When doctors from the Lagos State University Teaching Hospital, LASUTH, successfully conducted the first kidney transplant in November, it further raised the hope of survival for patients living with kidney conditions.
The surgery carried out on a 56-year-old man on November 11, 2015 by a team of nine doctors, involved the patient’s 26-year-old nephew who donated one of his kidneys.
From statistics, it known that no fewer than 37 million Nigerians, representing 23 percent of the population are suffering from various stages of kidney diseases.
Simply put, one in every seven Nigerian is suffering from one form of kidney disorder, according to Dr Ebun Bamgboye, the President, Nigeria Association of Nephrology and Chief Medical Director, St. Nicholas Hospital, Lagos.
The virulent nature of the disease has left Nigerian patients with many challenges in treating kidney problems, leading to many who are indigent dying untimely.
The few who are wealthy travel overseas for treatment on regular basis leading to capital flight of several millions of naira from the country.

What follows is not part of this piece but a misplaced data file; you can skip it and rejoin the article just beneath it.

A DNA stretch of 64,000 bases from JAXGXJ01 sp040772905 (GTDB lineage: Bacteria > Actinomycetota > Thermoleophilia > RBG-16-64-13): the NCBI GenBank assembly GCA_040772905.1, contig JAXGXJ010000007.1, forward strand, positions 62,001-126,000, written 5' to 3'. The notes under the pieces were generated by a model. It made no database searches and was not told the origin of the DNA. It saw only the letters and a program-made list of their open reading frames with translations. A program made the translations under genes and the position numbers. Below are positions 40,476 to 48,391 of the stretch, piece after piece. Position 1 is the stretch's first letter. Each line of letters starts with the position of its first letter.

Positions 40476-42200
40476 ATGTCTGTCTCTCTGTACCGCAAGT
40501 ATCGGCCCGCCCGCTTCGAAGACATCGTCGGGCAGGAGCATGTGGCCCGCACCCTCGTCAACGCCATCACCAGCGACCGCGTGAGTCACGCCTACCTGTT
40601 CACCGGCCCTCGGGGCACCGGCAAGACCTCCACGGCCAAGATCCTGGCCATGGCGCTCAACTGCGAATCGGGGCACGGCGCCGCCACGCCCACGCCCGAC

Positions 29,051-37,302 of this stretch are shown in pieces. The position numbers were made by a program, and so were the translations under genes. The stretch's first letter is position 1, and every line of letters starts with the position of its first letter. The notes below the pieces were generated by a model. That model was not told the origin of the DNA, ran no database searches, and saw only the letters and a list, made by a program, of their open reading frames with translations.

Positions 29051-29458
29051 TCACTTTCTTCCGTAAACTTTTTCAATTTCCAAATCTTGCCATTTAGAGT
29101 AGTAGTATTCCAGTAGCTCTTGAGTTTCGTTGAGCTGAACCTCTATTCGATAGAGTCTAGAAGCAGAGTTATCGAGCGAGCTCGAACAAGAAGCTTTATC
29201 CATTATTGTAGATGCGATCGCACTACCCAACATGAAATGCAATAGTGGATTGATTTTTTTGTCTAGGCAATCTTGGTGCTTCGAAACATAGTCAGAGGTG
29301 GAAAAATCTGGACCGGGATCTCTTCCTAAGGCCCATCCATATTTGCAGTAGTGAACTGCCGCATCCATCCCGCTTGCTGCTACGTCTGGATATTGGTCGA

The burden and belief in the old dictum that ‘health is wealth’ led the former governor of Lagos State, Mr Babatunde Fashola-led administration to alleviate the plight of those suffering from kidney diseases.
The administration conceived a modern Cardiac and Renal Centre, CNC, in the state.
To realise the feat, the government upgraded the Ikeja General Hospital to a University Teaching Hospital, the Lagos State University Teaching Hospital, LASUTH, affiliated to the Lagos State University, LASU.
Subsequently, it upgraded the Gbagada General Hospital to an annex of LASUTH. Sooner than later, it started the N5 billion CNC project in 2008 and completed it in 2013 at the Gbagda annex of LASUTH.
The centre today offers hope of survival to many Nigerians suffering from kidney diseases.


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